TECHNICAL FIELD OF THE INVENTION

The present invention relates generally to earth-boring drill bits and more specifically to a sealed and lubricated rotary cone drill bit having improved seal protection.

BACKGROUND OF THE INVENTION

To increase the useful life of a rotary cone drill bit, engineers have developed support arm-cutter assemblies that reduce or eliminate the amount of borehole debris that contacts the inner seal and clean the area outside the seal gland. Theinner seal is typically formed from an elastomeric material and is disposed in an inner seal gland to form a fluid barrier between the borehole and the bearing-surface regions within the cone cutter cavity. Debris, such as fine cuttings generated whiledrilling, within the inner seal gland, often wears against the elastomeric seal and its mating surface as the cutter rotates about the support-arm spindle. Over a period of use, the contacting debris wears the seal and the mating surface sufficiently togain entrance into the bearing-surface regions. The debris then wears against the bearing surfaces, decreasing the lifetime of the drill bit. Therefore, reducing the amount of borehole debris that enters the inner seal gland often increases the usefullife of the rotary cone drill bit.

Conventional air-environment arm-cutter assemblies, such as those used for the formation of blast holes, direct a gas, such as air, into the arm-cutter gap between the backface of the cutter and the last machined surface of the support arm toreduce the amount of debris that contacts the inner seal. The gas is directed to flow out of the gap and into the borehole to reduce the amount of debris entering the inner seal gland.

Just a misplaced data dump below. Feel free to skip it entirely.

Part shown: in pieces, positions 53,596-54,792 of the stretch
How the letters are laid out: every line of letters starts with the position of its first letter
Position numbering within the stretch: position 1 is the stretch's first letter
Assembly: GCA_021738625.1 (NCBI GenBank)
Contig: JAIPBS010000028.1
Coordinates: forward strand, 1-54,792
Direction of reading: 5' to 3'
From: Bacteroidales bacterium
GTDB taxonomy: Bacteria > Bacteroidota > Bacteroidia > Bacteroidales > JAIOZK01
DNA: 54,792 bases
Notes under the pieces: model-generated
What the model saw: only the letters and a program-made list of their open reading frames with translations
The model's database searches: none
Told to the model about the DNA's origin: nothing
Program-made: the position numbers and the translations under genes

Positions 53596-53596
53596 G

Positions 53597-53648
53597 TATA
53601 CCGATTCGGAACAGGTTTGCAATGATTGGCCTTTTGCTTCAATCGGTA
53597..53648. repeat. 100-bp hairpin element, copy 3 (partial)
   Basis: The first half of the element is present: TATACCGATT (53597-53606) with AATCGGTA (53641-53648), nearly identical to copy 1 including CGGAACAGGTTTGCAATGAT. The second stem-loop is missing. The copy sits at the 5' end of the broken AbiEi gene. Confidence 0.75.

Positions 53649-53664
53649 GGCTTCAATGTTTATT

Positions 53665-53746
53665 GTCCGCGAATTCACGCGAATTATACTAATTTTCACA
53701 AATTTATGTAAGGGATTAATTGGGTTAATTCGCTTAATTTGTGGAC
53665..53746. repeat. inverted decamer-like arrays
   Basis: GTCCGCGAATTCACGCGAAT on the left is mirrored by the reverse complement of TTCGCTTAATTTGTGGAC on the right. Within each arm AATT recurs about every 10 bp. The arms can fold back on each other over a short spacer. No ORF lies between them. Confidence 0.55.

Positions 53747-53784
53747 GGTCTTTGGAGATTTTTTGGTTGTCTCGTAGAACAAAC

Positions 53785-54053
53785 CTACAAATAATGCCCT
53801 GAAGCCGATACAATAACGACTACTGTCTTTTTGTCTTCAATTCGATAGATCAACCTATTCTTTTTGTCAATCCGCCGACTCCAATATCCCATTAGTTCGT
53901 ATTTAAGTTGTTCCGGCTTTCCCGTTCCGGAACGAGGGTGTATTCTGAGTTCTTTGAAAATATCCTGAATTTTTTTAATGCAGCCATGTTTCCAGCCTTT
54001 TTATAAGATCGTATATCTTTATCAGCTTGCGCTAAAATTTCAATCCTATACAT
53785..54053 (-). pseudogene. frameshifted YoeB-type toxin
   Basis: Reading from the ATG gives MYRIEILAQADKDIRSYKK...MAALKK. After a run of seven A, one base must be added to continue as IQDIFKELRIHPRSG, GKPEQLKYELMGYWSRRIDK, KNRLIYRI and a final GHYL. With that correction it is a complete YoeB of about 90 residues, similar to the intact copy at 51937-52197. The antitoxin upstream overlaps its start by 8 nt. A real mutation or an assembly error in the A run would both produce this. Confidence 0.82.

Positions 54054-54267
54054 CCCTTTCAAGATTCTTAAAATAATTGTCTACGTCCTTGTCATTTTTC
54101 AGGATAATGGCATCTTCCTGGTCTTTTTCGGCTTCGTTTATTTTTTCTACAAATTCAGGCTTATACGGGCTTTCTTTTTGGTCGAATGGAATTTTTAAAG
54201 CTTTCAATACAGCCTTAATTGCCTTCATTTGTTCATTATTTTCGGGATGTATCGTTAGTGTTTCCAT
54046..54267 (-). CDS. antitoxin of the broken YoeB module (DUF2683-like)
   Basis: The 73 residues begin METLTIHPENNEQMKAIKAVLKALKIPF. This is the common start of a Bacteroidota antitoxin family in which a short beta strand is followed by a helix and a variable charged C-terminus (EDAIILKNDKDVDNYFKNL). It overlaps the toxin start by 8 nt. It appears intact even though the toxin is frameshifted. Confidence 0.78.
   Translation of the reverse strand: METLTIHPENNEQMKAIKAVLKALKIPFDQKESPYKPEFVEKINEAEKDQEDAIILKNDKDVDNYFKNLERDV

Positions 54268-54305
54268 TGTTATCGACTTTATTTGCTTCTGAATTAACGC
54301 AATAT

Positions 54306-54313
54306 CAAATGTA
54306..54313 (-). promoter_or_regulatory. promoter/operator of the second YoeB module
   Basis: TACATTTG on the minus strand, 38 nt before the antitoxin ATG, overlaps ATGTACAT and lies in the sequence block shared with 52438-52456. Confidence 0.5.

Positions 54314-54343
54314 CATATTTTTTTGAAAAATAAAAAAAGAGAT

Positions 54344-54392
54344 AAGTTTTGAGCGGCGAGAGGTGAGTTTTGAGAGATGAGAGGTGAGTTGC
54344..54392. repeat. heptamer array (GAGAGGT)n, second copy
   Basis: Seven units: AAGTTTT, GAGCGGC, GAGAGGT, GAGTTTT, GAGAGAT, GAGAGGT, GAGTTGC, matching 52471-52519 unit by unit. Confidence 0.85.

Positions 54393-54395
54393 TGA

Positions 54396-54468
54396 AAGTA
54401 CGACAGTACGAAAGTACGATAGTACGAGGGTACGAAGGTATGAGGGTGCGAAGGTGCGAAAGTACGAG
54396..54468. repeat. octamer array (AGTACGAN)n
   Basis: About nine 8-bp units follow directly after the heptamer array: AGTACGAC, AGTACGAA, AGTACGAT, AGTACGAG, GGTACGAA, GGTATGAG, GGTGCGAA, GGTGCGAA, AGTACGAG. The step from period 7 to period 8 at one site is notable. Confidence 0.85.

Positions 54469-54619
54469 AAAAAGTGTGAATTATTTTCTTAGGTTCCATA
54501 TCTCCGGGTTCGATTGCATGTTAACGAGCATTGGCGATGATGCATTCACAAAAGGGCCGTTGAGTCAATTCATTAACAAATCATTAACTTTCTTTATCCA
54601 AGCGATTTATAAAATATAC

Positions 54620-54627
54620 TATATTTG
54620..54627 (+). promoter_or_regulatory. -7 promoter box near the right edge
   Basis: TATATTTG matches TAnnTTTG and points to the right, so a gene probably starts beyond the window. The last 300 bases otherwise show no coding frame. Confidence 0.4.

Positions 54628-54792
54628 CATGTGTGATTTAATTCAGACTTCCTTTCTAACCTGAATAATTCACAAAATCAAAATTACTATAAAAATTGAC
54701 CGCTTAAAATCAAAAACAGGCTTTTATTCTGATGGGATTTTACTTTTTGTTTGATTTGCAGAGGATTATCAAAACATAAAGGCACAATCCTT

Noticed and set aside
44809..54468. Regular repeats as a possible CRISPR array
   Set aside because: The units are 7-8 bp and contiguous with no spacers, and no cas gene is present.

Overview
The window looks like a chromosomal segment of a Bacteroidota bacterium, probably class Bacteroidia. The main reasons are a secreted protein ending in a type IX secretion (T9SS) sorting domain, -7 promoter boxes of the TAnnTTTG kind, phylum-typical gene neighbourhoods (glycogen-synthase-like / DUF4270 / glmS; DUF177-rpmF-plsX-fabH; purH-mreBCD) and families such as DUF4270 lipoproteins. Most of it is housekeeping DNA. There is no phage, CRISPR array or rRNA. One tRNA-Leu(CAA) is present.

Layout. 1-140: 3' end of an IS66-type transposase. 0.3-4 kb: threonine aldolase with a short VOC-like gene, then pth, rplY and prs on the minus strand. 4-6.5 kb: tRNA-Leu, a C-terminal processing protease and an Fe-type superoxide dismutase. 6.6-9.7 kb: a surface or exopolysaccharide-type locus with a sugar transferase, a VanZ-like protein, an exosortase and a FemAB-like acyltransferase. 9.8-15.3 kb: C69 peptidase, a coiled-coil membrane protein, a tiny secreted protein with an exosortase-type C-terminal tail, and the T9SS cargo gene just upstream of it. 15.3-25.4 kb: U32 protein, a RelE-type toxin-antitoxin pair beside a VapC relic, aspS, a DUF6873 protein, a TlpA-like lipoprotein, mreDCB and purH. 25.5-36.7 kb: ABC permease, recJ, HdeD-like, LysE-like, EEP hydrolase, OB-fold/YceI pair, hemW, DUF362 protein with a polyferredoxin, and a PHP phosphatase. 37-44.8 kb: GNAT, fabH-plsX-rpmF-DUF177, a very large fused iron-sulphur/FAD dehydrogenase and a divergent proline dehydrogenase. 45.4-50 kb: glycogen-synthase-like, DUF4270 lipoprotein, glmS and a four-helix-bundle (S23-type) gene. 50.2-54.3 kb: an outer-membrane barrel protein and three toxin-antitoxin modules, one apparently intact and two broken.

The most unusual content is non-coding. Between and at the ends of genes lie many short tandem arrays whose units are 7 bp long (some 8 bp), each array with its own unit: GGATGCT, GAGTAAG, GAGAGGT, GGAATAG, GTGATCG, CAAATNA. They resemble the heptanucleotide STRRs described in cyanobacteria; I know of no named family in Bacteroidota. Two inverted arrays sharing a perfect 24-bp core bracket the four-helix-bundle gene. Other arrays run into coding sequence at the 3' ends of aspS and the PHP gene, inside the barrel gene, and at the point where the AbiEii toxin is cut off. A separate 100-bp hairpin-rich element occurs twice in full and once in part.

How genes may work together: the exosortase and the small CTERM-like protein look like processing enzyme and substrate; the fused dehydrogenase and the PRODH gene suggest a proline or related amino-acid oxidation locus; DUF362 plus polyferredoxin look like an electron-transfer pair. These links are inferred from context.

U.S. Pat. No. 4,183,417, issued to Levefelt and entitled Roller Bit Seal Excluded From Cuttings By Air Discharge, discloses a rotary roller bit having an arm-cutter assembly that discharges air into the arm-cutter gap through an annular airchamber. The air flows from the gap and into the borehole to reduce the amount of debris that contacts a seal ring. However, the last machined surface, the backface, or both may wear during operation of the rotary bit. This wearing may cause the gapto widen, increasing the cross-sectional area through which the air flows and reducing the blowing force of the air flow. Such a force reduction often decreases the effectiveness of the air flow in reducing the amount of debris that enters the gap andcontacts the seal ring.

U.K. Patent No. 2,019,921, issued to Schumacher and entitled Drill Bit Air Clearing System, discloses an earth boring drill having an arm-cutter assembly that discharges air directly into a lone seal gland such that the air flows through the gapand into the borehole. However, the air flow undergoes an abrupt 90 degree shift in direction because the discharge passage is substantially perpendicular to the gap. This shift causes turbulence that may reduce the effectiveness of the air flow inreducing the amount of debris entering the seal gland. Moreover, the passage discharges the air toward the gap side of the seal, such that debris entering the seal gland may be forced against the seal. As discussed above, this debris may wear the seal,enter the bearing-surface regions, and reduce the useful life of the drill bit.

A variation of the arm-cutter assembly of U.K. Patent No. 2,019,921 has a discharge passage that directs air perpendicularly into the gap instead of the seal gland. An annular, metal seal forms a debris barrier between the gap and the sealgland. As discussed above, air flow turbulence caused by the 90 degree direction shift may reduce the effectiveness of the air flow in reducing the amount of debris that enters the seal gland through the gap and may force debris against the metal seal. This debris may wear or otherwise circumvent the metal seal, enter the seal gland, wear the inner seal, and enter the bearing-surface regions.